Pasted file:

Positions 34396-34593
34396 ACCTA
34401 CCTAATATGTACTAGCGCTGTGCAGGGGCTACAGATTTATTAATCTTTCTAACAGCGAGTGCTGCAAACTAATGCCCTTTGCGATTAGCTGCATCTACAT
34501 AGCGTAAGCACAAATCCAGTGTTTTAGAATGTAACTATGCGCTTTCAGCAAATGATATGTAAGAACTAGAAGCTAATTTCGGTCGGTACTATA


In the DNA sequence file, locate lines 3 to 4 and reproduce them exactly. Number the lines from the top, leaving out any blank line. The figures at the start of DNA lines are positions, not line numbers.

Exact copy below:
34401 CCTAATATGTACTAGCGCTGTGCAGGGGCTACAGATTTATTAATCTTTCTAACAGCGAGTGCTGCAAACTAATGCCCTTTGCGATTAGCTGCATCTACAT
34501 AGCGTAAGCACAAATCCAGTGTTTTAGAATGTAACTATGCGCTTTCAGCAAATGATATGTAAGAACTAGAAGCTAATTTCGGTCGGTACTATA